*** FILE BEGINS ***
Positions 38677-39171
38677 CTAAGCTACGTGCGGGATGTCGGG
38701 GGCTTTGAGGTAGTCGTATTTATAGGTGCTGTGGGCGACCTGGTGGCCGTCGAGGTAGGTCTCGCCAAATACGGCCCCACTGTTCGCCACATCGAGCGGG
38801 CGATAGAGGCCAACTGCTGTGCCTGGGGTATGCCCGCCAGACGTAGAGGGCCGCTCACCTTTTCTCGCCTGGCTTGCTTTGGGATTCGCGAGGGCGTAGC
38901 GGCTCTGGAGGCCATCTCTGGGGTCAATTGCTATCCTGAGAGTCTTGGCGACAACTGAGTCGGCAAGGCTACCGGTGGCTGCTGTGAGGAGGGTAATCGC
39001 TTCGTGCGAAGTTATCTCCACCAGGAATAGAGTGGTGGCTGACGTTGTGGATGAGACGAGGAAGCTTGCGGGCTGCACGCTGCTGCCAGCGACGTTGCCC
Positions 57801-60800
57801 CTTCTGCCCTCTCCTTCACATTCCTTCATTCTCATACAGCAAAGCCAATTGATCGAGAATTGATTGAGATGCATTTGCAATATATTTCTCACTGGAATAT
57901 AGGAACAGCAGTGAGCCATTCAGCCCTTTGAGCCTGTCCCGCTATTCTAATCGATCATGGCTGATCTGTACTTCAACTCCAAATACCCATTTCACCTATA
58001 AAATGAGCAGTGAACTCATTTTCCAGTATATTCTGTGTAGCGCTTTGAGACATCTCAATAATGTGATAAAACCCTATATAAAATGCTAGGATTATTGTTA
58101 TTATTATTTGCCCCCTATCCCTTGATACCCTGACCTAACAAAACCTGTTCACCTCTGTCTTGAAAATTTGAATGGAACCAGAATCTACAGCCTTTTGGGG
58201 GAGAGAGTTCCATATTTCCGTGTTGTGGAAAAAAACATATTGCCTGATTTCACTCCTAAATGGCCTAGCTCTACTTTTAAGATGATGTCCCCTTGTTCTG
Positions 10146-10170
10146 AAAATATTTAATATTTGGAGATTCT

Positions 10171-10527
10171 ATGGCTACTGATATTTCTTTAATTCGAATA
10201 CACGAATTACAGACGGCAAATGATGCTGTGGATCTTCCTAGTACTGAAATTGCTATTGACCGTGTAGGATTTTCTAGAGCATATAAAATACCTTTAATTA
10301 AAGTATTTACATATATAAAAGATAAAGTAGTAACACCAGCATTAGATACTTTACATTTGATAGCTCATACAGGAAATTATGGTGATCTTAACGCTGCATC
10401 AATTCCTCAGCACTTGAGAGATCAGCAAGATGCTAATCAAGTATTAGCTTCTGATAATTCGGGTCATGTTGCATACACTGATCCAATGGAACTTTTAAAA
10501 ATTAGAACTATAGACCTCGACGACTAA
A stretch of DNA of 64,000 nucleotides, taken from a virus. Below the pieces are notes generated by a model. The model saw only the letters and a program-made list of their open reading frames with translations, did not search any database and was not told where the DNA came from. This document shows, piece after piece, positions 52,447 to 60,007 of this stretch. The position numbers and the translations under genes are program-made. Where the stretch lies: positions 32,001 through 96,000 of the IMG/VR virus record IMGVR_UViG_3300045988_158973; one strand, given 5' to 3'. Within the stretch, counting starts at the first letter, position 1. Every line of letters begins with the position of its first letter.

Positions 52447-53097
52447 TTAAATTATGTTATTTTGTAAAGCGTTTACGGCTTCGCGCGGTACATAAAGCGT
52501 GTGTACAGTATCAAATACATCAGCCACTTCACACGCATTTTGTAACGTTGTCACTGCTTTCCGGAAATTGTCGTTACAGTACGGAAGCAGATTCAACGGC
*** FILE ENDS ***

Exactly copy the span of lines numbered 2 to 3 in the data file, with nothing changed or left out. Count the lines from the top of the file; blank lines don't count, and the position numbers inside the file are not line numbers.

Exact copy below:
38677 CTAAGCTACGTGCGGGATGTCGGG
38701 GGCTTTGAGGTAGTCGTATTTATAGGTGCTGTGGGCGACCTGGTGGCCGTCGAGGTAGGTCTCGCCAAATACGGCCCCACTGTTCGCCACATCGAGCGGG